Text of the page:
An infinite mint attack occurs when an unwanted entity or hacker mints an absurd ("infinite") amount of tokens within a protocol.
An infinite mint attack occurs when an unwanted entity or hacker mints an absurd amount of tokens
within a protocol, increasing its supply to an unhealthy amount, which debases the value of each token. The process typically unfolds swiftly, with attackers taking home millions of dollars worth of tokens. Attackers often proceed to dump all the minted tokens on the market and cause the price to crash.
systems are vulnerable to this type of attack mainly because of security lapses, which allow hackers to exploit bugs and other code vulnerabilities. In the Cover Protocol attack, hackers exploited shield mining contracts, which enabled them to gain unauthorized crypto rewards from the protocol. The hacker managed to exploit 40 quintillion tokens on the Cover staking pool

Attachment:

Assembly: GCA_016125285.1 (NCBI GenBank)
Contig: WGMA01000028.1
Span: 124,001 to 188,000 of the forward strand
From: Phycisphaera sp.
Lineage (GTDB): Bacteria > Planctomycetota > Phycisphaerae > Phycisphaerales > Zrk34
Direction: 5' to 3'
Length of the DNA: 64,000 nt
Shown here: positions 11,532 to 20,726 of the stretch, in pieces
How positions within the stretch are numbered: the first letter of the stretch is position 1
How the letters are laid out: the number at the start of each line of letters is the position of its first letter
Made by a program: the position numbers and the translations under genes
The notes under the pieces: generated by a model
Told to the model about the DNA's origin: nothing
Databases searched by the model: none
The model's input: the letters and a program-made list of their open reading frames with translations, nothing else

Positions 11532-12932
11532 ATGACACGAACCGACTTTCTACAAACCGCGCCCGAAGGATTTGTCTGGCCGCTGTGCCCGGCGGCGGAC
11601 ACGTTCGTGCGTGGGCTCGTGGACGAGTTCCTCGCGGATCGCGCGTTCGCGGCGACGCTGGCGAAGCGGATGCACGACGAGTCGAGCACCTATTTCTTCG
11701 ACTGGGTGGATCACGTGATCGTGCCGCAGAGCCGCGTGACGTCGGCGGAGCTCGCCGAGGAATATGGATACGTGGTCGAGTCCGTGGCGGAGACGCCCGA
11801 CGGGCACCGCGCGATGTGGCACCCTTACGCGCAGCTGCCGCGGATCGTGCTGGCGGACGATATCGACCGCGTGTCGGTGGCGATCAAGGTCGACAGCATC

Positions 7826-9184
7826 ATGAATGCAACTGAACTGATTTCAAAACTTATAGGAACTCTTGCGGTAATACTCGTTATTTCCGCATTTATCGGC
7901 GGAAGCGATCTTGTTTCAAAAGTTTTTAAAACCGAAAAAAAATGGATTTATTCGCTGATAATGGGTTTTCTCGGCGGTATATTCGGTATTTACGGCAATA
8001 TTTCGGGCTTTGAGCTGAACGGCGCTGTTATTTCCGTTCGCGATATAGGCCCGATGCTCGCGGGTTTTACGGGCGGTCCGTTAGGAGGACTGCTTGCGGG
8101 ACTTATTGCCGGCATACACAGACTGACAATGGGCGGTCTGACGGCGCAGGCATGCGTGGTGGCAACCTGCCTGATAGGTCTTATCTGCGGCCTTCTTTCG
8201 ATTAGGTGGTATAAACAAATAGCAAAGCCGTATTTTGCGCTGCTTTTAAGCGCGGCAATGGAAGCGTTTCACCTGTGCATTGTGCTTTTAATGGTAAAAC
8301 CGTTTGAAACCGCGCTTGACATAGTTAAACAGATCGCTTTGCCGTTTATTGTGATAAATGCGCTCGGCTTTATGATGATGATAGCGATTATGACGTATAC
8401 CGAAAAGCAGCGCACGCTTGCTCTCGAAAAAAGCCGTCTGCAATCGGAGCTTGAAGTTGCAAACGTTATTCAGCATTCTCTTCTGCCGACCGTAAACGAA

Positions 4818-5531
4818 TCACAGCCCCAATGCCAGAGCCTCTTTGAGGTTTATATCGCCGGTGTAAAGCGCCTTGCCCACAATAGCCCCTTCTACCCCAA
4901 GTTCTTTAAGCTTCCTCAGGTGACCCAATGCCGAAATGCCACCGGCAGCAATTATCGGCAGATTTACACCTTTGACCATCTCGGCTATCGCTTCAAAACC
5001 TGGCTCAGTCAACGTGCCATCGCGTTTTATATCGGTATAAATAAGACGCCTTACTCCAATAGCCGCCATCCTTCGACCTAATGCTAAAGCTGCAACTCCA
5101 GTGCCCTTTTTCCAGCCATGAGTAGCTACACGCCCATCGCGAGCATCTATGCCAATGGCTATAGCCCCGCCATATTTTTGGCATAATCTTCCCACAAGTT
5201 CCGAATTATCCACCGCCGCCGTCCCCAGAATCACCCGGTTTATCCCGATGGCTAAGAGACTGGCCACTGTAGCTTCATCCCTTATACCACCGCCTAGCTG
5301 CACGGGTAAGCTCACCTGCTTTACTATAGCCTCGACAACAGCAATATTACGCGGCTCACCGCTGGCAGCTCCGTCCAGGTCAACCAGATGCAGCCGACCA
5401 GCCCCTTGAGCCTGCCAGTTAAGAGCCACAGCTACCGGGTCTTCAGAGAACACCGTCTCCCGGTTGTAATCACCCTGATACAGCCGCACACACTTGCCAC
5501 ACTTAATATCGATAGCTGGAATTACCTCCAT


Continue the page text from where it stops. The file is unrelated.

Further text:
, causing its token price to plummet by 97%. In this case, the attacker liquidated
more than 11,700 coins via 1inch
and stole around $5 million worth of tokens.
To prevent an infinite mint attack, the most common approach is to include a proof-of-work
(PoW) algorithm in the blockchain. This requires miners to solve complex mathematical problems in order to add a new block to the chain, making it difficult and expensive for attackers to create new coins, as they would need to expend a lot of computing power
These measures can help to secure the network
further and reduce the risk of an infinite mint attack. The best prevention for infinite mint attacks is a series of smart contract audits
from various firms. However, audits do not guarantee that a protocol is completely secure.
The Cover Protocol exploit in 2020 was a cybersecurity attack that exploited a vulnerability in a Cover Protocol smart contract. The vulnerability allowed attackers to mint an unlimited amount of COVER
tokens, resulting in the attackers minting over $37 million worth of COVER tokens. The attackers then sold the tokens on decentralized exchanges
. The vulnerability in the Cover Protocol smart contract was discovered and patched by the security firm, PeckShield.